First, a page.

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Gone Bush

By April 26, 2022June 5th, 2022Backstory, North&South

BACKSTORY

Famous Japanese “straggler” Hiroo Onoda (right) and his younger brother Shigeo Onoda, circa 1944.
Famous Japanese “straggler” Hiroo Onoda (right) and his younger brother Shigeo Onoda, circa 1944. Photo: Wikipedia.

Gone Bush

To evade New Zealand’s draft in both world wars, scores of conscientious objectors fled deep into the bush. There, they hid from the authorities — sometimes for years.

By Scott Hamilton

When World War II ended in 1945, hundreds of Japanese soldiers refused to put down their guns. Isolated on Pacific islands, they could not believe that their emperor had surrendered. They took to the jungle, living in huts and caves and raiding villages for food. These diehard warriors became known as stragglers. The most famous straggler was Hiroo Onoda, who hid in the forests of the Philippines’ Lubang Island for 29 years. Onoda surrendered only when his former commander, who had become a bookseller in peacetime Japan, visited Lubang to assure him that the war was over.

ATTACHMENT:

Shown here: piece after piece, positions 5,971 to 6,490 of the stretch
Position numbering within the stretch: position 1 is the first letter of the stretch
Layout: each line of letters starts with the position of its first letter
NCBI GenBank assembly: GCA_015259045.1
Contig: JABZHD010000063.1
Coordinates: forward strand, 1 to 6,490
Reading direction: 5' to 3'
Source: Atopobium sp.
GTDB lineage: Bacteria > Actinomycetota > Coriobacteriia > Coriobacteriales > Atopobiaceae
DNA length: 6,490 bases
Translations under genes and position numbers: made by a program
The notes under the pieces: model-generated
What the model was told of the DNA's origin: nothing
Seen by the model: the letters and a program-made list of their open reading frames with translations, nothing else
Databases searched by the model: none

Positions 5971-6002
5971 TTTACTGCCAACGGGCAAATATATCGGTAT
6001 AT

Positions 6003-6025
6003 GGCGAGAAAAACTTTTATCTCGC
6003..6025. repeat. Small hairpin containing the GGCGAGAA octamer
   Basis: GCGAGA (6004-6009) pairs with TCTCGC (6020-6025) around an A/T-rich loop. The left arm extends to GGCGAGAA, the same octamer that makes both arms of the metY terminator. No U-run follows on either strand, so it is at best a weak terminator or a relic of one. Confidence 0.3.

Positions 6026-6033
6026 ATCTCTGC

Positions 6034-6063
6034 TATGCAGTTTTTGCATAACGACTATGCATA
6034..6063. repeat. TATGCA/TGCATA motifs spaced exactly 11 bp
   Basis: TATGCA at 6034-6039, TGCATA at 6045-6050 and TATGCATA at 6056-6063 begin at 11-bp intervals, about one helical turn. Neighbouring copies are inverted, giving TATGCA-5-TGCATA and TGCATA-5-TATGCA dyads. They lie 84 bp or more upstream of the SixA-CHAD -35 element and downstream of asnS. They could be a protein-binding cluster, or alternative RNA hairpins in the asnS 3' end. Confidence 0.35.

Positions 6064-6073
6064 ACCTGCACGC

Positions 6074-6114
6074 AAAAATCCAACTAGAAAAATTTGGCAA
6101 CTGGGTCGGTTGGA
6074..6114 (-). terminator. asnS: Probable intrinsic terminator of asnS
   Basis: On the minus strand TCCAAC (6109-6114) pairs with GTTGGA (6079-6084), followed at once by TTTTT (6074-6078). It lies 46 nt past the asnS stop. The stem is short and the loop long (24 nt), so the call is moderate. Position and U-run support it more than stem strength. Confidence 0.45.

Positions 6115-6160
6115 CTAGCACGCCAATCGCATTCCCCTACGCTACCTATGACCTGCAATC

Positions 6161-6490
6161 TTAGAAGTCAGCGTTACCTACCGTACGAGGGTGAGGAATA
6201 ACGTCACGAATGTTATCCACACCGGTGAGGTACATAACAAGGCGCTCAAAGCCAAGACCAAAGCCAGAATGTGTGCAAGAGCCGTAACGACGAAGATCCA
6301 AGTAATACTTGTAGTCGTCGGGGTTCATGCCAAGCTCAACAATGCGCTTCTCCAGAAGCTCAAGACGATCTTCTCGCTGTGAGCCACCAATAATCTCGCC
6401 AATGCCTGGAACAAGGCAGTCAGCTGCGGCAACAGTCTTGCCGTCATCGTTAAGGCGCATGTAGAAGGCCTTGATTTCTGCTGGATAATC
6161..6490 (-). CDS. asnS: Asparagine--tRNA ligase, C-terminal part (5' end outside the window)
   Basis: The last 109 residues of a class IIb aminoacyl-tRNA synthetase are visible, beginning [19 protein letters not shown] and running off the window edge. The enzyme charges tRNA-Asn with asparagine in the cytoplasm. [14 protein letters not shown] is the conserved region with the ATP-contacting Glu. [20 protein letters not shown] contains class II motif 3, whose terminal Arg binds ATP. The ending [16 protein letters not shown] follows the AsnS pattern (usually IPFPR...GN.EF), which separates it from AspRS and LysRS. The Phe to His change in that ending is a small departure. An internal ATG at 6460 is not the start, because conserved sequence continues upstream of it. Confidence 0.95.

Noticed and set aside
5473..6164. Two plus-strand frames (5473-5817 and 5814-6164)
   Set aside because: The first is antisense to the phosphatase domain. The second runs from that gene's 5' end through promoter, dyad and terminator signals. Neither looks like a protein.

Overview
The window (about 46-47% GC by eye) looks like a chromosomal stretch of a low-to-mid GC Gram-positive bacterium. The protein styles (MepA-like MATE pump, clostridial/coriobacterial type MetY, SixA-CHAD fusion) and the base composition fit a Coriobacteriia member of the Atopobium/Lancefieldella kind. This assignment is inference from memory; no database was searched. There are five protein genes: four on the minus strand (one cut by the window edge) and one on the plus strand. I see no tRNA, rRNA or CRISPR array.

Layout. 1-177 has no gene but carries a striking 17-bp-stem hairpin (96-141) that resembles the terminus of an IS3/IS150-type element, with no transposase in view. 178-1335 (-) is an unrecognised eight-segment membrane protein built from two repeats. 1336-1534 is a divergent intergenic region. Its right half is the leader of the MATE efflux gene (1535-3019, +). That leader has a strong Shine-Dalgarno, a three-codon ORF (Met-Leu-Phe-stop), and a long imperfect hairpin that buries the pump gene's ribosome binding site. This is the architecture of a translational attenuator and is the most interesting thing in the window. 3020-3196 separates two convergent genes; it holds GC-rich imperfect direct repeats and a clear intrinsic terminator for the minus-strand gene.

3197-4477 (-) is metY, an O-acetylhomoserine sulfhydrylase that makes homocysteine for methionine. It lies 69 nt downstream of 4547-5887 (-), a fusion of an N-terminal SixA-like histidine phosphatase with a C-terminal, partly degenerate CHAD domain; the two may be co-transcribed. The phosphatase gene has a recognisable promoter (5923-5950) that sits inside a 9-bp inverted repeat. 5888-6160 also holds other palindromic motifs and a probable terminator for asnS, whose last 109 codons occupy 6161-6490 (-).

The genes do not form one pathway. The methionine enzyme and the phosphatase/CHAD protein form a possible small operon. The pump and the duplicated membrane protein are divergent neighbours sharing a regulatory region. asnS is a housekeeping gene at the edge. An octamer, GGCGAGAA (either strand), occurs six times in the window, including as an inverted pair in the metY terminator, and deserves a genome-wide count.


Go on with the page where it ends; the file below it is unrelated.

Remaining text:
After both world wars New Zealand had its own strange stragglers. Whereas the Japanese stragglers refused to accept peace, our version hid from war.

In 1916, two years into World War I, New Zealand’s Parliament passed the Military Service Act, which obliged non-Māori men between the ages of 20 and 46 to register for service. In 1917 the law was extended to Māori.

Conscription was necessary because many New Zealanders were reluctant to join the war. Leaders of trade unions and the nascent Labour Party opposed the conflict, seeing it as a squabble between Europe’s rich men. In 1916 Irish nationalists had staged an Easter Rising against British rule and the war; many members of New Zealand’s huge Irish population sympathised with the rebels, and wondered why they should fight for an empire that had long oppressed their kin.

The same sort of question was asked by Princess Te Puea Hērangi, a leader of the iwi of the Waikato. Te Puea urged the young men of her rohe not to fight until the Crown made recompense for the invasion and theft of their lands in the 1860s.